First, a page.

Professional games guru James Price has been putting the latest game through the grinder, to really test out how the online modes work. Here's his no-pulled-punches review...
After hours upon hours of epic head-to-heads with friends, but entirely variable experiences against random, single-serving adversaries in Ultimate Team, Seasons (both co-op and solo) and Pro Clubs, I’m starting to think that the real problem with FIFA 16, the one bug that EA will not and cannot fix, is the other 99.9% of people who play it.
Although EA Sports score a fair number of own goals with bugs, poorly-implemented features and assorted oversights, FIFA 16’s most frustrating issues only surface once you leave the happy bubble of friendly competition against familiar opponents.
Gamers gonna game
Every time a new video game with an online component is released, irrespective of genre, there’s a brief period where everyone enjoys a relatively even playing field. Within anything from hours to a few days, though, certain staple playstyles and techniques emerge, and are analysed, shared and emulated.
Players will also find exploits of all shapes and forms, from outright cheating to techniques that exist in a moral grey area – facilitated by the game engine, but not entirely in keeping with the spirit of fair play.
With successful online titles that have wide, active and well-informed player communities, wise developers issue updates that remove exploits and fine-tune the balance of play to make their game more interesting and competitive – and, of course, to keep it relevant to an audience who might otherwise jump ship.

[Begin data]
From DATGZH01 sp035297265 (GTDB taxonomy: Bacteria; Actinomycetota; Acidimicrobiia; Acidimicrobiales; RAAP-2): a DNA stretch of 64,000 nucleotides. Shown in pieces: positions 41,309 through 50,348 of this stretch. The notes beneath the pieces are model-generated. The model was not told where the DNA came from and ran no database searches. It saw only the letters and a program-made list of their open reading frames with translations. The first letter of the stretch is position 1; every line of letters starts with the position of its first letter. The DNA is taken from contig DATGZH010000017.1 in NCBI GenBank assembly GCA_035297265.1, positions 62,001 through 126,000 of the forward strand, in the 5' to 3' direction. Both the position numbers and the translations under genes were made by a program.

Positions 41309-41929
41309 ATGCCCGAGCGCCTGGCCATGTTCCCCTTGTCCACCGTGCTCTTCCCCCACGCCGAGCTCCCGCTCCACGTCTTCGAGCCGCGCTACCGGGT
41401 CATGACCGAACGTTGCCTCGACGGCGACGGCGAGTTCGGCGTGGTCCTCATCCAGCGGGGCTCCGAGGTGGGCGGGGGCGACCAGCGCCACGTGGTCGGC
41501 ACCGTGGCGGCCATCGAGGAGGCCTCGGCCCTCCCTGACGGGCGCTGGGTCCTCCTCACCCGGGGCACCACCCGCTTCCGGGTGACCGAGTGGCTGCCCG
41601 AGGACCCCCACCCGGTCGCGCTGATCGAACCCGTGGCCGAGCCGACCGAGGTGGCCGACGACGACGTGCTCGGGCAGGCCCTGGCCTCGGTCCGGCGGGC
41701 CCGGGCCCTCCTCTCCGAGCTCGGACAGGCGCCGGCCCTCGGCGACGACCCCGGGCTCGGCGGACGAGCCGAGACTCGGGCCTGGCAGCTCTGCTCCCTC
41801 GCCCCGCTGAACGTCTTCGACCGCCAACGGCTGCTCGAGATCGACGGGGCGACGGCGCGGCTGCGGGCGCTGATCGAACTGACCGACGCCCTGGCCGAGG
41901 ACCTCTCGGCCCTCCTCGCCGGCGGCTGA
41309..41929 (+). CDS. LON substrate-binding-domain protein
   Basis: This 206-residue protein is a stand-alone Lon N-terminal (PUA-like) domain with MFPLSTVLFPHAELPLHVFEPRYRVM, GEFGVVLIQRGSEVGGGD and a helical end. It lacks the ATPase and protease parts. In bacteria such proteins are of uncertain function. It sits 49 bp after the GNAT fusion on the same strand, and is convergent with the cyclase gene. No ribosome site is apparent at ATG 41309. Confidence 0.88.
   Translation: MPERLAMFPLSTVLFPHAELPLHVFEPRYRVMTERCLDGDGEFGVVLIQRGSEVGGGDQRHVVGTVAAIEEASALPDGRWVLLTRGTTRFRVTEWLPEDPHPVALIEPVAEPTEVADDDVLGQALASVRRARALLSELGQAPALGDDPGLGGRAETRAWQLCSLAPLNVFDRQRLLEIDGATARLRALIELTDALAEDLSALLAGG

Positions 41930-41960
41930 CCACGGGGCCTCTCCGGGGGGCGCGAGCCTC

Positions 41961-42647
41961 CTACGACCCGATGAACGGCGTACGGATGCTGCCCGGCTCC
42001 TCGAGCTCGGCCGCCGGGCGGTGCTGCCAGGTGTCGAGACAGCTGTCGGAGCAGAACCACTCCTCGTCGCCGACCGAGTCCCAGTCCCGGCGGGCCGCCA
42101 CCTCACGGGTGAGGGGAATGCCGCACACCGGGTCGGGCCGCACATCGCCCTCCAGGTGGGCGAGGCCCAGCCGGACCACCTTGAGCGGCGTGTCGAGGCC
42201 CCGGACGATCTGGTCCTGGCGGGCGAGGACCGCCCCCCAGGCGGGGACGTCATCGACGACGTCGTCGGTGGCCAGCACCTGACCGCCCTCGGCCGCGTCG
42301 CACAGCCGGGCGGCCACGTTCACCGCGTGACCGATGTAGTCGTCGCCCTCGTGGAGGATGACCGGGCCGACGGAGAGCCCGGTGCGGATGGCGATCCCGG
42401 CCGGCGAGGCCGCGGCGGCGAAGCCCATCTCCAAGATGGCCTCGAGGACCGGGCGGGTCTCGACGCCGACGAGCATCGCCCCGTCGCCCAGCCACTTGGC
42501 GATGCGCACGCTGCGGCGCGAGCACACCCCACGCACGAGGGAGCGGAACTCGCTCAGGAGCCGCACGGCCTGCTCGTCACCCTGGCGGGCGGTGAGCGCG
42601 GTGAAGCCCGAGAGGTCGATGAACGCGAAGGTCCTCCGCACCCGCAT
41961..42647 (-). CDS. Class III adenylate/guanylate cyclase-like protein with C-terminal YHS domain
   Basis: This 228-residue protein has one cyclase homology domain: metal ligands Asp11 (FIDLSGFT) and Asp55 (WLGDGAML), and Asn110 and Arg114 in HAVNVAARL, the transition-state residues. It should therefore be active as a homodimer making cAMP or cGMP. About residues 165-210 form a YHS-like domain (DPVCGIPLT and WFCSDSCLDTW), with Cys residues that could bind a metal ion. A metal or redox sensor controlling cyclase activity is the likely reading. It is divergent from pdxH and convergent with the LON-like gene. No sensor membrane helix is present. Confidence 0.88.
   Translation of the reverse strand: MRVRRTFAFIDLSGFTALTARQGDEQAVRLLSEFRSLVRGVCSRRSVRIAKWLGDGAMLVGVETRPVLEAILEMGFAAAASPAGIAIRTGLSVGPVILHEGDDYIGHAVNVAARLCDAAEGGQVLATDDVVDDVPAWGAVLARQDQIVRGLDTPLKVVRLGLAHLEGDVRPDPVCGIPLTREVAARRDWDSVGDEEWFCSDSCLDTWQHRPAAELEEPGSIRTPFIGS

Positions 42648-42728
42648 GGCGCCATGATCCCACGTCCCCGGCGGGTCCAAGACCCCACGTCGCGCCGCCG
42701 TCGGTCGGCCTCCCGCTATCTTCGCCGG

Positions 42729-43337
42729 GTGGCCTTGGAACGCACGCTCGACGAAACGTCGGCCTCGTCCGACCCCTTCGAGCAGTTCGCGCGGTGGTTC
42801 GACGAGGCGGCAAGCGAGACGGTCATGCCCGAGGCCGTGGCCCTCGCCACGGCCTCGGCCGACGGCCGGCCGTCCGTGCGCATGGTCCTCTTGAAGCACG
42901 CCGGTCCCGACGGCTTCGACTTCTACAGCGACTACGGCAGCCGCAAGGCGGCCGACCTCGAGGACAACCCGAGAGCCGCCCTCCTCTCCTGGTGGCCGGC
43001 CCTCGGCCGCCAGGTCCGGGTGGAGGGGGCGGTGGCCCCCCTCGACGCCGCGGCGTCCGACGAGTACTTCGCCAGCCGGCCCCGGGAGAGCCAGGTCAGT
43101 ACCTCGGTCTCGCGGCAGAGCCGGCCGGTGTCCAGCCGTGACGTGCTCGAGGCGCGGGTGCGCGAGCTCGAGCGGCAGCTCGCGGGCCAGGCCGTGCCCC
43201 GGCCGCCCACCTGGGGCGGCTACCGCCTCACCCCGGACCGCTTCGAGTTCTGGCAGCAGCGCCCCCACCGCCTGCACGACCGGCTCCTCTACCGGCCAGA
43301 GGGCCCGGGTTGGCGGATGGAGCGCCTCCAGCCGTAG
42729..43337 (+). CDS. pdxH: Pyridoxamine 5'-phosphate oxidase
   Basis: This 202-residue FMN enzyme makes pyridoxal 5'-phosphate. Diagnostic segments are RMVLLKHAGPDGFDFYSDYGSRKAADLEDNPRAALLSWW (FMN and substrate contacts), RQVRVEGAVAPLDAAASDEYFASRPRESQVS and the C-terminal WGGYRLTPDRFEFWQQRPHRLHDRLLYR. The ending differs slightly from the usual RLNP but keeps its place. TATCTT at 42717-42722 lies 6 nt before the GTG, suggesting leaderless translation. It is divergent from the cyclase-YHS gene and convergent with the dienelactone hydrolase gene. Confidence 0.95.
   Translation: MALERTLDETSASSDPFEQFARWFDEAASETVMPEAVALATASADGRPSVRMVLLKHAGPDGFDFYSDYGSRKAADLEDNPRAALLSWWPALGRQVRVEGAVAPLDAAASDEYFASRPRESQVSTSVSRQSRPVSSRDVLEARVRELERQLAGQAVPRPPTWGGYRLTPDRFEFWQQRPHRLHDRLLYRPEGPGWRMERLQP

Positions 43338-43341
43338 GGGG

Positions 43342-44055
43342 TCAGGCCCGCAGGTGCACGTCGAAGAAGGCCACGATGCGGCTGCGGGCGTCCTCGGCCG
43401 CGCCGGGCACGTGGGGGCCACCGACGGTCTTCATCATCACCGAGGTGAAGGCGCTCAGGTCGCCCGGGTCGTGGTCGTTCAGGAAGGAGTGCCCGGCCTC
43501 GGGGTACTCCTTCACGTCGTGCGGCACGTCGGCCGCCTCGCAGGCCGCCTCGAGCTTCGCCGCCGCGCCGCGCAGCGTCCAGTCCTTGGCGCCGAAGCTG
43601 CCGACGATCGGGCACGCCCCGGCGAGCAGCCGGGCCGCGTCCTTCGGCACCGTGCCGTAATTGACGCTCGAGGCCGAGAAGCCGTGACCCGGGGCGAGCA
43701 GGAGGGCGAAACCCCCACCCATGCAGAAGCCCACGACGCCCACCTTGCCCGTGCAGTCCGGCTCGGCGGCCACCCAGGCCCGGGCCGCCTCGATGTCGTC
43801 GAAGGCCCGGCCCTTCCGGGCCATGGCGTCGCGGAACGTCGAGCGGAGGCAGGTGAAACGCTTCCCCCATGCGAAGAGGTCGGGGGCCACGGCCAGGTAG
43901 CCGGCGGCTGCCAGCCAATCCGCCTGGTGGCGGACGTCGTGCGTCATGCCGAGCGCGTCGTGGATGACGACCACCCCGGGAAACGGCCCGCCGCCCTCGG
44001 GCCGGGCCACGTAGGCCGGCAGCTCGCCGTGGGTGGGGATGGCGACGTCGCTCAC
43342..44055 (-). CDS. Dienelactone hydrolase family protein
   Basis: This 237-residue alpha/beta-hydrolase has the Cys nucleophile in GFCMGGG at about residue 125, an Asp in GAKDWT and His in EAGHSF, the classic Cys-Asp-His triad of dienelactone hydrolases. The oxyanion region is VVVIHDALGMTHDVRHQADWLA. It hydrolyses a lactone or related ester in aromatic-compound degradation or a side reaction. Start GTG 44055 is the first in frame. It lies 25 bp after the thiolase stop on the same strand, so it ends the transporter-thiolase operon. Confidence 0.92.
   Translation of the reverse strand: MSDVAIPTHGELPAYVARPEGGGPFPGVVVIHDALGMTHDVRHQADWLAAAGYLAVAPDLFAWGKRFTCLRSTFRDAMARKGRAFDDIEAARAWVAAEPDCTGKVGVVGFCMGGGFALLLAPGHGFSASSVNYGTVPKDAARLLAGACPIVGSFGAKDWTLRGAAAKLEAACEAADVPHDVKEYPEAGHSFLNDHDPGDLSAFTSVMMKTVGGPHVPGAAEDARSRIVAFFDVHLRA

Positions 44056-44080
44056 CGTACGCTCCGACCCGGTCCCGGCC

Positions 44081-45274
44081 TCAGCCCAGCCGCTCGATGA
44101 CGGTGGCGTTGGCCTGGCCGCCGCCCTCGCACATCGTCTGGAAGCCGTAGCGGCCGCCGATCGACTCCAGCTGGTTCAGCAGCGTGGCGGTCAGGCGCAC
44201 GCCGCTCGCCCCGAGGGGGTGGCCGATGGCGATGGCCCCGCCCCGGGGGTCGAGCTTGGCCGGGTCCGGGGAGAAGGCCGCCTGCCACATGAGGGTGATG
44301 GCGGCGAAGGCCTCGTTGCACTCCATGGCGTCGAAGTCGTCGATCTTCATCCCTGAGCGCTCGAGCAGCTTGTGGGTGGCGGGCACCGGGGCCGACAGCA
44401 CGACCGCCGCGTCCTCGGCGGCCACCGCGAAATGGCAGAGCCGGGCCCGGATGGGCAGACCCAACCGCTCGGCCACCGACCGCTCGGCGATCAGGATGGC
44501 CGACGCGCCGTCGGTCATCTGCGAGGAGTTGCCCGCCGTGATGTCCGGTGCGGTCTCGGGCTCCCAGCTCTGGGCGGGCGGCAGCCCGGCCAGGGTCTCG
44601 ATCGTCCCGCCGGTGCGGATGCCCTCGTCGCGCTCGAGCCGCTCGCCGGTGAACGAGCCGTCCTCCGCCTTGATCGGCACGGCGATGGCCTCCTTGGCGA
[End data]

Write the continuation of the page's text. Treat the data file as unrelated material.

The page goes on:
Strangely, FIFA is only accorded with that degree of TLC within its first month or two on sale, despite the fact that it’s a year-round going concern for a large and vocal fanbase. After an initial wave of bug fixes and (usually minor) refinements, EA Sports are generally happy to leave FIFA’s match engine untouched.
Emergency bug fixes notwithstanding, the FIFA you play in November or December is functionally identical to the FIFA you play the following summer. No matter how the developers might feel about the match engine and how players use it, and irrespective of how many times players vent their frustrations with everything from well-reasoned arguments to spittle-flecked invective on forums, EA Sports hold all adjustments, refinements and innovations back for the following instalment. There are evolving elements such as player updates and Ultimate Team promotions, sure, but the core match experience is set in stone.
A longstanding idiosyncrasy of the FIFA engine that returns for FIFA 16: players assigned to the CDM role, even those who specialise in that position with specific instructions to stay back, have a tendency to go wandering. In this instance, Ramires is further forward than Costa when a modicum of good fortune leads to a goal...